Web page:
Citing the pattern of the curve elsewhere and the disease nature, experts warn against lowering guard too soon
For the first time since the pandemic curve started its upward growth in Kerala in September first week, the COVID-19 case graph in Kerala is on the decline.
Current disease trends show the effective reproductive number (R) to be less than 1, meaning that the cases will continue to decline. (R is the average number of secondary cases per infectious case in a population made up of both susceptible and non-susceptible hosts). However, it might be way too early to assume that the worst is over.
“Going by the nature of the disease and the pattern of the curve seen internationally, every time there is a dip, another crest is just beyond the corner. This pattern of a dip-plateau-crest will continue in repeat cycles till the case numbers really go down,” a public health professional says. He does not expect life to normalise before March next.
After a dip during September first week (the dip was in the post-Onam period when testing had also gone down), Kerala’s case graph has been growing continuously. The first dip following that surge is being witnessed now.
Epidemiologists point out that in many districts, the weekly case growth, when compared to the State’s weekly moving average in the current week, has been in the negative. Also, the State’s active case pool has not been growing, as the number of new cases added on daily is being stabilised by as many or more number of recoveries.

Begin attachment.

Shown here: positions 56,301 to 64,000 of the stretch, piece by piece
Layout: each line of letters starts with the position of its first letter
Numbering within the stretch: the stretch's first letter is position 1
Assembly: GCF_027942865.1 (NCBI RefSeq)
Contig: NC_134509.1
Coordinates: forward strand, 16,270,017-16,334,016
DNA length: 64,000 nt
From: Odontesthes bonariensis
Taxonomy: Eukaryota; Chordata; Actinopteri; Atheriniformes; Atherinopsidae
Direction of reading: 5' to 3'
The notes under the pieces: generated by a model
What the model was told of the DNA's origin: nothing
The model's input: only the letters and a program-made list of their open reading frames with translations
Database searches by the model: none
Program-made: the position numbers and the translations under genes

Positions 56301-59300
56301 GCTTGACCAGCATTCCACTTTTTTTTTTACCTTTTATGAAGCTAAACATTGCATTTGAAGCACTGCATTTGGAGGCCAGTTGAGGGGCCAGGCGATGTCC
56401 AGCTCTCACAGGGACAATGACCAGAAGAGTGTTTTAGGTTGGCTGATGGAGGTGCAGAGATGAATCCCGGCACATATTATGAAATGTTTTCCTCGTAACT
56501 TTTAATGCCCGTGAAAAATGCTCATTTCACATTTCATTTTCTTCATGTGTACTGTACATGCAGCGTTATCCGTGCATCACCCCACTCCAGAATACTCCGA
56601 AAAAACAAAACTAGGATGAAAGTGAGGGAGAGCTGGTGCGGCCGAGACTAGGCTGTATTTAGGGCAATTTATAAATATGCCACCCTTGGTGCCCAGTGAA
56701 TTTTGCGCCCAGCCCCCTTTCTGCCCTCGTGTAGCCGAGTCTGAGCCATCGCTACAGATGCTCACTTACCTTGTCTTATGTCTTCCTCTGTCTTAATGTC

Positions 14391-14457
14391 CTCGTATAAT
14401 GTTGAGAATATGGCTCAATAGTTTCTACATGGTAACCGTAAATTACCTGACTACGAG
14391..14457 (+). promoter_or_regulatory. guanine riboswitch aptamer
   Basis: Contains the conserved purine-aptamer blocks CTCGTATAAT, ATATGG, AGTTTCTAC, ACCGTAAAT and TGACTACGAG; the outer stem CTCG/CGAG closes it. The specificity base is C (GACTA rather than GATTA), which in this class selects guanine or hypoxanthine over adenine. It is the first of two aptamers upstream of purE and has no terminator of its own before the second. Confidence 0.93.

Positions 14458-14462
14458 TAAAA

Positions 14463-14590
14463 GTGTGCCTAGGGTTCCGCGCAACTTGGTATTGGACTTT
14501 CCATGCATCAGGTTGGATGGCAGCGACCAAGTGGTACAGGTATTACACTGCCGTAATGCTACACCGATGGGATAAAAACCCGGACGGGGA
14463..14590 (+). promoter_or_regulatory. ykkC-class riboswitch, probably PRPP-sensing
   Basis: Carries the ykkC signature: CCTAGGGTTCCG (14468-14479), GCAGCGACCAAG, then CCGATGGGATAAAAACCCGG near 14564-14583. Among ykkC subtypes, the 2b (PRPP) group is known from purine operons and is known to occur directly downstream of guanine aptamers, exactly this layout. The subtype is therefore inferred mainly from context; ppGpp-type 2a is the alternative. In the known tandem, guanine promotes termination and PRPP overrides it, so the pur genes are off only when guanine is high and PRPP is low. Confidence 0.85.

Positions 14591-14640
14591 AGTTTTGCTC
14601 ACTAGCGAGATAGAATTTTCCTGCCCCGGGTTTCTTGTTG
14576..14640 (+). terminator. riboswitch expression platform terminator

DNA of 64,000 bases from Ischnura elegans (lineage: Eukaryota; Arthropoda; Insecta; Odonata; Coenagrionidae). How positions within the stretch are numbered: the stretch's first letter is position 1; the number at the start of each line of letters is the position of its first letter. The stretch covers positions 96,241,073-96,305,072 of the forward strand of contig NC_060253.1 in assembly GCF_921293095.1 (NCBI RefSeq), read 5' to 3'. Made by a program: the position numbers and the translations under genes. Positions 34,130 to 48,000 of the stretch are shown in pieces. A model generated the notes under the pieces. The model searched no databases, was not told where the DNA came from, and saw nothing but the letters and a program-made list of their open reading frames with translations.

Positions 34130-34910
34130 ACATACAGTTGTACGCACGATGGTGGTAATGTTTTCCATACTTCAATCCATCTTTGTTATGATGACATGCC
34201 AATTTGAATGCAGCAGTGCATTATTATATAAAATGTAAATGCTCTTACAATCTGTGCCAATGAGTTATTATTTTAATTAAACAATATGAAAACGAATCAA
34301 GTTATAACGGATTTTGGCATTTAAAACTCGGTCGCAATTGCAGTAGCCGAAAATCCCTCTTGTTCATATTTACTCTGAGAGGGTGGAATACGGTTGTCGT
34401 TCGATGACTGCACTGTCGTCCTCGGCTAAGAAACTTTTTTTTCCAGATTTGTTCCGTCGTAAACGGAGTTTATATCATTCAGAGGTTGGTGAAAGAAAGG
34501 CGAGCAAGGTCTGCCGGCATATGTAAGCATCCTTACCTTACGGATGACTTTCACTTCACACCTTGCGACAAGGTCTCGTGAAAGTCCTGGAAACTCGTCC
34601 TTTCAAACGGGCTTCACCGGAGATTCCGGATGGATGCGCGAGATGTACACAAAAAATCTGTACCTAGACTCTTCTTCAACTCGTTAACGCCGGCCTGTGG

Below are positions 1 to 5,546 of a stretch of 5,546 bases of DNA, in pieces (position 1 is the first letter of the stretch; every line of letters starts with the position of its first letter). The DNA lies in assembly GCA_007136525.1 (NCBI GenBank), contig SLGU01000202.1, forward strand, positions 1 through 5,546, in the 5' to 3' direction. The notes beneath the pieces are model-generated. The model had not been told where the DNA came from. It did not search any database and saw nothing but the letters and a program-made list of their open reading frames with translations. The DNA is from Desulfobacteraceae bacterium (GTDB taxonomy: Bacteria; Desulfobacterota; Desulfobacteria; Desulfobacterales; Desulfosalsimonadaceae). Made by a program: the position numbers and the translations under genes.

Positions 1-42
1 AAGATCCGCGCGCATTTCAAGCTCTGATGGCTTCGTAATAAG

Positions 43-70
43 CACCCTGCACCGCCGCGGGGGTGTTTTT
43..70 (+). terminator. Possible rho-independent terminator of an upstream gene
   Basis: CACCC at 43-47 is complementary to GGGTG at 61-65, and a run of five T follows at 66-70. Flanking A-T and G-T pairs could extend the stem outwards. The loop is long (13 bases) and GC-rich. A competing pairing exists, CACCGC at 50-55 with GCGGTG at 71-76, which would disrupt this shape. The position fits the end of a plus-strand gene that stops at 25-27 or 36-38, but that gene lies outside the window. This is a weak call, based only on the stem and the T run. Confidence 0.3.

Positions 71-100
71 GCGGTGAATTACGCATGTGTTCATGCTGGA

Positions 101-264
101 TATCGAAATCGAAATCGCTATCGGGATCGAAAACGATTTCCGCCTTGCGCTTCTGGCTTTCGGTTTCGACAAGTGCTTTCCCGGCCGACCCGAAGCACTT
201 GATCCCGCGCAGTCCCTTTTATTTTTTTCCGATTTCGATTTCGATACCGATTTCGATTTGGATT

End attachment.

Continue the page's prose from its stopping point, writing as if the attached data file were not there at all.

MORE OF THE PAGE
The graph has been definitely on the way down in Thiruvananthapuram and Kollam at least for the past 10 days, while Pathanamthitta, Ernakulam, Kozhikode, Kannur, and Kasaragod have also been reporting negative growth. However, Malappuram and Palakkad reported over 10% growth last week than in the previous week.
World over, cities have borne the brunt of the COVID-19 crisis, with the transmission focussed in urban areas first and then slowly moving to rural areas. The pattern has been similar in Kerala too, all five districts with maximum cases have city corporations.
The cases are more in the Malappuram-Palakkad belt now. Soon, the “visible” disease transmission hub will shift to Malappuram, while transmission at a lower intensity will continue throughout the rural areas in all districts, it is projected.
“The current disease dynamics, however, will sustain only if we maintain our general vigil,” a senior epidemiologist says.
The epidemic curve will naturally come down once a chunk of the susceptible population is affected but now that almost all cases are locally acquired infections, it will not take much for a local cluster to form and the disease curve to rise again.
The State will have to maintain high vigil as the upcoming Sabarimala pilgrimage and local body elections are definitely two events which will in all likelihood change the trajectory of the epidemic curve, experts warn.